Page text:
The three companies of the 2nd Battalion were all pinned down so it was decided to pulled back from the crossroad. The support of the tanks didn’t work because the antitank German guns knocked them all off! Officers suspected the church to be used as an observation point, mortar fire was directed on it but also on the village all throughout the day of the 21st of June 1944.
The next day air support was received at 09:00 hours, P47s and P38s went into action in bombing the German positions. The mortar shells then took over and finished the job. Once all German guns were out of action, tank destroyers were brought onto the frontlines around 13:00 hours.
Some jeeps from the 60th Infantry Regiment came down the road at the crossroad by mistake and received some of 2nd Battalion’s fire by mistake.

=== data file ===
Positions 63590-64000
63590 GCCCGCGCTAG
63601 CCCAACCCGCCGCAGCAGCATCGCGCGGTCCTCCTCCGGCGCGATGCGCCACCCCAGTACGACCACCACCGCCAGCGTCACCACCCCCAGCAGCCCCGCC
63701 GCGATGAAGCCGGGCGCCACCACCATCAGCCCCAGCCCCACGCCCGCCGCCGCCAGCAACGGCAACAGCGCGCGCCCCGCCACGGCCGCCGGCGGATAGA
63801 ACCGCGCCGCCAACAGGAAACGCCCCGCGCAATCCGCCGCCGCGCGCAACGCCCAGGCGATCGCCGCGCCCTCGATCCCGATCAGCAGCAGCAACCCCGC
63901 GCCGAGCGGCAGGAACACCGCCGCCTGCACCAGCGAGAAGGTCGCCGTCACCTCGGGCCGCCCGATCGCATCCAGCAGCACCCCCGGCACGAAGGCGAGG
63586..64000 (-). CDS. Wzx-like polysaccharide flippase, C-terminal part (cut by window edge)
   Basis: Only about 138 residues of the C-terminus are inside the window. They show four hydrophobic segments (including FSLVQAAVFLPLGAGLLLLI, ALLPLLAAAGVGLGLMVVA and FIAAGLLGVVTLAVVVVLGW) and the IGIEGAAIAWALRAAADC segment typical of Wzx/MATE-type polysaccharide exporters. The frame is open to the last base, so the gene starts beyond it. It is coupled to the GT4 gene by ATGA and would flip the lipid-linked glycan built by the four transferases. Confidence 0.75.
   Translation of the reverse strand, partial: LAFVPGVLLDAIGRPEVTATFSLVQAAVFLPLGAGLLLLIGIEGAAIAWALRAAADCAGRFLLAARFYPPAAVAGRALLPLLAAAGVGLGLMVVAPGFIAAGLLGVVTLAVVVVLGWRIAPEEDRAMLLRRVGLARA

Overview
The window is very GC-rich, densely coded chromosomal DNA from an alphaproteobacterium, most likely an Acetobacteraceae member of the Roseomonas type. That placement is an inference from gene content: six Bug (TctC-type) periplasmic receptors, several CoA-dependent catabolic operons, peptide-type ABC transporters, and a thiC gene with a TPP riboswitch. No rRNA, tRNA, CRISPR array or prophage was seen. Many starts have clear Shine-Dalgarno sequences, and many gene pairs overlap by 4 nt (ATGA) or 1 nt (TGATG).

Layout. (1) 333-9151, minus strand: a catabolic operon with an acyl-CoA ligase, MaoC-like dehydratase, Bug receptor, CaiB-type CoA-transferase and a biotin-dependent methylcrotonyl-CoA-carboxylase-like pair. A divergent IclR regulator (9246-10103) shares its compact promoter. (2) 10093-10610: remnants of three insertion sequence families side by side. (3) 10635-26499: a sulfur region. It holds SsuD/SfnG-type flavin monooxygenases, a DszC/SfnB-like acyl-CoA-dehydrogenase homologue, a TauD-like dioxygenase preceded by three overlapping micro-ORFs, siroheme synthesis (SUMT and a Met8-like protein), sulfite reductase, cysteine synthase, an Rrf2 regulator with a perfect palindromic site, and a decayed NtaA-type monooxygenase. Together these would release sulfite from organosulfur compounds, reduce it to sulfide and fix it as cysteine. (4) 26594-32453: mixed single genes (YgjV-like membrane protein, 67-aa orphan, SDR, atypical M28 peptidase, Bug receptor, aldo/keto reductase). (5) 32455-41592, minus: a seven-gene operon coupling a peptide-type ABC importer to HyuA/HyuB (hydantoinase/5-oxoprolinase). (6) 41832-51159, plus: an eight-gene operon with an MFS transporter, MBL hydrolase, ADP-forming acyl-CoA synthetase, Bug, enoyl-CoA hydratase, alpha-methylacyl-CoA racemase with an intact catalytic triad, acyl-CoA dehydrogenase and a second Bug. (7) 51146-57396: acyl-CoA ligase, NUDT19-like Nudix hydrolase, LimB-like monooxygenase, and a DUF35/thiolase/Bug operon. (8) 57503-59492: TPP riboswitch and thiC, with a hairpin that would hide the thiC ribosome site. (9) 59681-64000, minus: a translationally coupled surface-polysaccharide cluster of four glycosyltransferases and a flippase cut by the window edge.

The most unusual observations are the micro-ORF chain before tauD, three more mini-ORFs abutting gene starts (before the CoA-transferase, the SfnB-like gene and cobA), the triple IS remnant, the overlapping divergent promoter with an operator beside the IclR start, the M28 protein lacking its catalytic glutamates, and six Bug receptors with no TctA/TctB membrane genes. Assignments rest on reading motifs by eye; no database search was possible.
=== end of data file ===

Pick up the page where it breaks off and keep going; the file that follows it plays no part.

While the guns were silenced the attack jumped off at 14:00 hours, Lieutenant Booth now in command of “F” Company ordered his men to pass by the left of the road with “E” Company on its right.
Company “G” led by Captain Hebert Clegg was following “E” Company.
“E” Company broke through the hamlet of Le Bas Baudienville at the South of Acqueville but none of the companies could get through the German positions.
Captain Clegg , “G” Company sent 1st Lieutenant George Jenkins with his 3rd Platoon to support “F” Company to make a coordinated attack with a mortar supporting fire provided by Captain Ray Inzer. Lieutenant Jenkins used a radio to communicate with Captain Inzer.
At 17:00 hours the barrage started. Under mortar fire, Lieutenant Jenkins moved his men across the road ordering Captain Inzer to fire every 100 yards ahead of them.
Captain Inzer testified: “It was one of those Fort Benning exercises, taken right from the book”.
The ground was rising around Lieutenant Jenkins’s men but none were wounded or killed. His men charged into the enemy position and 50 prisoners were made.
In view of this action, the rest of“G” Company arrived, “E” Company went through Le Bas Baudienville, “F” Company to the North and West. The area around the crossroad was secured and covered by machine guns.